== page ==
Some might be packed up with glitches, bringing new problems instead of fixes.
Stay in the loop. Make it a habit to check and install those official firmware updates. But be careful. If you update and things seem off, don’t sweat it. Just revert back to a version that was smooth sailing.
While updating firmware, a common issue that users come across is the DJI Assistant 2 not recognizing the drone. If you ever run into this hiccup, check out our guide on DJI Assistant 2 Does Not Recognize Drone to get back on track
#6. Media Player Software Incompatibilities
Alright, let’s lay it out straight: not all media players play nice. Ever notice that choppy playback when using media players like VLC, even when everything else checks out?
It could be because of those extra features – think subtitles in your videos adding an extra load while processing everything..
Turn off any of those add-on features that could be weighing down your playback. Still no luck? Shift gears and opt for another media player.
Some are just better built to handle that crisp, high-resolution footage without skipping a beat.
Another common issue that many DJI drone users face is video file compatibility issues, especially when trying to play MP4 files. If your DJI MP4 is not playing, we’ve got the reasons and solutions for you.
#7. Inadequate Sequence Settings in Editing Software
If you’re editing, sequence settings are one of the crucial things to consider. When you take 4K footage and add it onto a 1080p sequence without scaling it right, you’re already getting into trouble.
And mixing different frame rates in the same sequence? That’s like trying to mix oil and water. The result? Yep, you guessed it – DJI video choppiness.
Make sure your sequence settings and your footage are on the same page. That means if you’re dealing with mainly 4K footage, set up for 4K.
And for those projects with mixed frame rates, think about breaking them into separate sequences. If not, ensure you’ve got smooth transitions between those different frame rate clips.
#8. Disregarding the 180-Degree Shutter Rule & Auto Mode Impact
Let’s talk about fundamentals. The 180-degree rule isn’t just a fancy rule; it’s the vital framework of getting that smooth, cinematic motion in your videos.
Put simply, it’s about setting your shutter speed to double your frame rate.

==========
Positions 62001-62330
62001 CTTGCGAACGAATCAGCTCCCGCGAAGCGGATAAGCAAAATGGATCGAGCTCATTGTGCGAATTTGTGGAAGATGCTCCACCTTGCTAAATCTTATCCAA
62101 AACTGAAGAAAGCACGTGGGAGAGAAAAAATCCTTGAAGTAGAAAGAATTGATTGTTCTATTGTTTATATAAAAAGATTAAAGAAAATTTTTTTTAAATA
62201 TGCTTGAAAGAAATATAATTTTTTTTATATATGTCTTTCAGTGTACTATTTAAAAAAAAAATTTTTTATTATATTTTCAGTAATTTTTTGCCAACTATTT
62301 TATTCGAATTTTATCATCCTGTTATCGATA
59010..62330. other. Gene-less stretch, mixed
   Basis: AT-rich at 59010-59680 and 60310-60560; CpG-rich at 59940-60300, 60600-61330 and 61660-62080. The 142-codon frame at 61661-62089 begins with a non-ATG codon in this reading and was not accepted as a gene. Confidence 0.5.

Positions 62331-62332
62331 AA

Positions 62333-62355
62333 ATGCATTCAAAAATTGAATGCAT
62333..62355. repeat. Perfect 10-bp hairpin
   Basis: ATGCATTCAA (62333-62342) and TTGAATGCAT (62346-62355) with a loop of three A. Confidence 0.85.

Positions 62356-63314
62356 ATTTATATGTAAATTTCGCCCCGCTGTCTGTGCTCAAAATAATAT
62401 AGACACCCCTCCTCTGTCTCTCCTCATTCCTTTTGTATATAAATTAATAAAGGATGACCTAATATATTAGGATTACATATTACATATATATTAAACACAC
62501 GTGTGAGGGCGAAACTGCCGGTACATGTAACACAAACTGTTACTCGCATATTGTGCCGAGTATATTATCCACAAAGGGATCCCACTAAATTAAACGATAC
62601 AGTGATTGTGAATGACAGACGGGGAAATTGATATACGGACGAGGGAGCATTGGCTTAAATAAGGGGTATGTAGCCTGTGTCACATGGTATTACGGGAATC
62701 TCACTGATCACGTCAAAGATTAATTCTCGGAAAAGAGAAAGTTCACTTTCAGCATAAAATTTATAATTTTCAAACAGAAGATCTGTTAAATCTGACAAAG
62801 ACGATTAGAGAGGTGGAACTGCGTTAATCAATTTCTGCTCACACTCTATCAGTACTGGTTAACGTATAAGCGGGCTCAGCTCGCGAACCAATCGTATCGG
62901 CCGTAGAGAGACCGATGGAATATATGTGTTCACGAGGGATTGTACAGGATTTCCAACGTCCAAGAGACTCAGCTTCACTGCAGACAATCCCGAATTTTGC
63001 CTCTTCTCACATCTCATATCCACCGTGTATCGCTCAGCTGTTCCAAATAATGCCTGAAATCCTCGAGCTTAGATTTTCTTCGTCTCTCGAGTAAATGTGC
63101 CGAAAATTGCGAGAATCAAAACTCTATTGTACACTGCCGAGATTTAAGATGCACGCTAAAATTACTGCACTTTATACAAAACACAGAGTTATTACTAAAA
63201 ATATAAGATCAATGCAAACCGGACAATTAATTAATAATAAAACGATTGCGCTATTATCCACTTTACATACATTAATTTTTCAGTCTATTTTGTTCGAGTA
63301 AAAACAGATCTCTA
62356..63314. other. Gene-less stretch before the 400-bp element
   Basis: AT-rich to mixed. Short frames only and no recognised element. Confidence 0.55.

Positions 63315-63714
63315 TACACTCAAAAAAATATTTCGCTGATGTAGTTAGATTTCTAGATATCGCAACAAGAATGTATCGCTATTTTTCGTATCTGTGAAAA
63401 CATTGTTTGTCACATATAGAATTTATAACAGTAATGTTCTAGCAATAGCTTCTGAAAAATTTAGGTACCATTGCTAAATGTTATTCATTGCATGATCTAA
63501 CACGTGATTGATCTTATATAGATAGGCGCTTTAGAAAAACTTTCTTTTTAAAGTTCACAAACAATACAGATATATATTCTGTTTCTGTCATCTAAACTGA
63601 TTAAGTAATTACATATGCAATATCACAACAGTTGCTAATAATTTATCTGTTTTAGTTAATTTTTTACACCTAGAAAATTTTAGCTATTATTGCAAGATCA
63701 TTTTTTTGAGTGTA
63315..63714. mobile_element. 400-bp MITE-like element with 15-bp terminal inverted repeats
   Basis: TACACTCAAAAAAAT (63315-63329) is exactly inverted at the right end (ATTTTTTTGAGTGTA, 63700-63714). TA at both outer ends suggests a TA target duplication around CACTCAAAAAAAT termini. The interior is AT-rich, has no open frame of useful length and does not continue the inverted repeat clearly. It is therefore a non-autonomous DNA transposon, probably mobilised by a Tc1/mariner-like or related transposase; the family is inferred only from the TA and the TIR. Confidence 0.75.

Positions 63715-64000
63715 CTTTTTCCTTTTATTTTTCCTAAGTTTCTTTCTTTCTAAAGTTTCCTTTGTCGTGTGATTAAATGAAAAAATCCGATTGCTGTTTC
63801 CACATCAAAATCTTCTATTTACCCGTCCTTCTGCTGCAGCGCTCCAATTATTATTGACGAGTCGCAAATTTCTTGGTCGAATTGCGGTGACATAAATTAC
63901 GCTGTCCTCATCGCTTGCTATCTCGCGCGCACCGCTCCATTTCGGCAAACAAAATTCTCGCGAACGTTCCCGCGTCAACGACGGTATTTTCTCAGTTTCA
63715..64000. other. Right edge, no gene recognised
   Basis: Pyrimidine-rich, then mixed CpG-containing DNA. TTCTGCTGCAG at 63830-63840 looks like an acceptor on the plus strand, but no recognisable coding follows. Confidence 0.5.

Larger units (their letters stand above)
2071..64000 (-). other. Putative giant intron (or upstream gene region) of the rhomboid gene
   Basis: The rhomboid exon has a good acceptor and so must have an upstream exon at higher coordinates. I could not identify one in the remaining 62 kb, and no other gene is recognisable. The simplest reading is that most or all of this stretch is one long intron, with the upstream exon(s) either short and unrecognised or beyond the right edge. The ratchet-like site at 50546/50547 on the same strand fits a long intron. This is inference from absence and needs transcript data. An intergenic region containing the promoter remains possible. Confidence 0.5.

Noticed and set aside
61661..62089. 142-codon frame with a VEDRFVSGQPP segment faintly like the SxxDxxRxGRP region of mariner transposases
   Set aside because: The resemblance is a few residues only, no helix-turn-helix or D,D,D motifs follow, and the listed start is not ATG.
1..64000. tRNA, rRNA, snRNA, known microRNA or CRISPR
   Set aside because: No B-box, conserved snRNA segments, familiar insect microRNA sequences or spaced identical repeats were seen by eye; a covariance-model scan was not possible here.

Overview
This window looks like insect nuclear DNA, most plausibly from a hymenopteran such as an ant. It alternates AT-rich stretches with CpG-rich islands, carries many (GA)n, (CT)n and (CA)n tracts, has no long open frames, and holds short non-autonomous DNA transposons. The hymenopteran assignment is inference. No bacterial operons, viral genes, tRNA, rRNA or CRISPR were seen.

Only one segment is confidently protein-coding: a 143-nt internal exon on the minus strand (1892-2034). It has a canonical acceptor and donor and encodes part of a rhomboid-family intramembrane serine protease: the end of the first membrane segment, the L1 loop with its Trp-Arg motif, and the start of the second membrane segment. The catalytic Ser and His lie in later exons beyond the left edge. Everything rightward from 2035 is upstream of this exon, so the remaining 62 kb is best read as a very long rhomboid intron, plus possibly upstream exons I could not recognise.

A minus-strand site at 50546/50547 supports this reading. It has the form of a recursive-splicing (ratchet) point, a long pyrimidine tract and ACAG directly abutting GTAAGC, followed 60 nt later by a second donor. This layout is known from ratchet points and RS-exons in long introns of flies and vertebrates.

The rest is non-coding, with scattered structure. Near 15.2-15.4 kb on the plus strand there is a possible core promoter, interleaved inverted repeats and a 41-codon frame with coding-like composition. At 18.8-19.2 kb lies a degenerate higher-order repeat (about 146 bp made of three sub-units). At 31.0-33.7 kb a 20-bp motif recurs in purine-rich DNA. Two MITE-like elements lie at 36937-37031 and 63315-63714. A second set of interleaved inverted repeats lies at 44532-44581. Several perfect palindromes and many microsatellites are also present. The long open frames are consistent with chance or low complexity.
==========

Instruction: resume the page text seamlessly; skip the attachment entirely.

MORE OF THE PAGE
But, here’s the catch: filming in Auto Mode can be an issue. The camera takes the wheel, adjusting settings as it sees fit based on the lighting. And sometimes, it misses the mark on the shutter speed, bypassing the 180-degree rule.
Result? Footage that is either too sharp or just a blurry mess.
Avoid the unpredictability of Auto Mode. Go Manual. By doing so, you’re grabbing the reins, controlling how your camera behaves.
Aiming for a 30fps shoot? Your shutter speed should hover around 1/60.
And for those sunny days when everything seems too bright, slide on some Neutral Density (ND) filters.
Think of them as shades for your drone’s camera.
They dim the incoming light, letting you keep that shutter speed sweet spot without the risk of turning your footage into a sun-washed disaster.
And hey, spend some time with your DJI drone. Know its quirks, its buttons. That way, when you’re up in the sky, you can fly and adjust with confidence.
#9. Gimbal Issues Leading to Unstable Footage
Here’s the deal. The gimbal plays a HUGE role in keeping your DJI drone’s camera steady.
Gimbal’s goal? Delivering you that smooth footage, even if it’s windy or you’re on the move .
But when things go sideways, and your footage looks like a mess, there’s a good chance the gimbal’s to blame.
Maybe you didn’t calibrate it right, or it took a nasty hit. Sometimes, it’s software being a pain.
- Start Right: Whenever you’re about to take off, make sure your drone is on a flat surface. It helps the gimbal find its balance.
- Regular Check-ins: Jump into the DJI app and give your gimbal a calibration. (By the way, if you’re facing issues while opening your DJI Fly app on Android, check out this guide on why DJI fly app won’t work sometimes and how to fix.)
- Be Gentle: Avoid those rough landings. If you’ve had a few bumps, consider getting a pro to look at it.
- Stay Updated: Keep an eye out for those DJI updates. They often come with solutions to known gimbal issues.
On the topic of updates and connectivity, there’s another frequent issue: sometimes the DJI Mavic Pro has trouble connecting to its controller. If you’ve faced this, our DJI Mavic Pro Won’t Connect To Controller guide can be quite helpful.
#10. Faulty Drone Hardware Or Software
Even the best tech gadgets have their bad days. Drones are no exception.
Sometimes, they pop out of the box with issues or develop them over the long haul. These hardware or software hiccups can make your footage look like a stuttering mess.
If you’ve tried every trick in the book and your drone is still giving you grief, it might be a deeper-rooted issue. Think crazy flying patterns, constant software glitches, or that dreaded choppy video.
- Stay Current: First things first, always have the latest software and firmware. DJI’s updates often come with handy fixes for bugs.
- Back to Basics: Think about a factory reset. It’s the tech version of a clean slate, wiping away any minor software glitches.
- Contact Experts: If you’re still stuck, reach out to DJI support. They’re there to help, whether that means troubleshooting, fixing it up, or replacing a faulty drone under warranty.
DJI drones are top-tier, but even the best tech items can have issues. Choppiness in your drone’s video can be due to a number of reasons, from playback device limitations to gimbal issues or even faulty hardware.
The key takeaways? Always ensure you’re using compatible playback devices, adhere to videography best practices like the 180-degree shutter rule, and keep your drone’s software up-to-date. If issues persist, reach out to DJI support.
Now, if you’re on a budget and looking for other drone options, it’s worth checking out the Best Drones Under $100 With Longest Flight Time. Whether you’re a hobbyist or just starting out, these affordable choices won’t disappoint.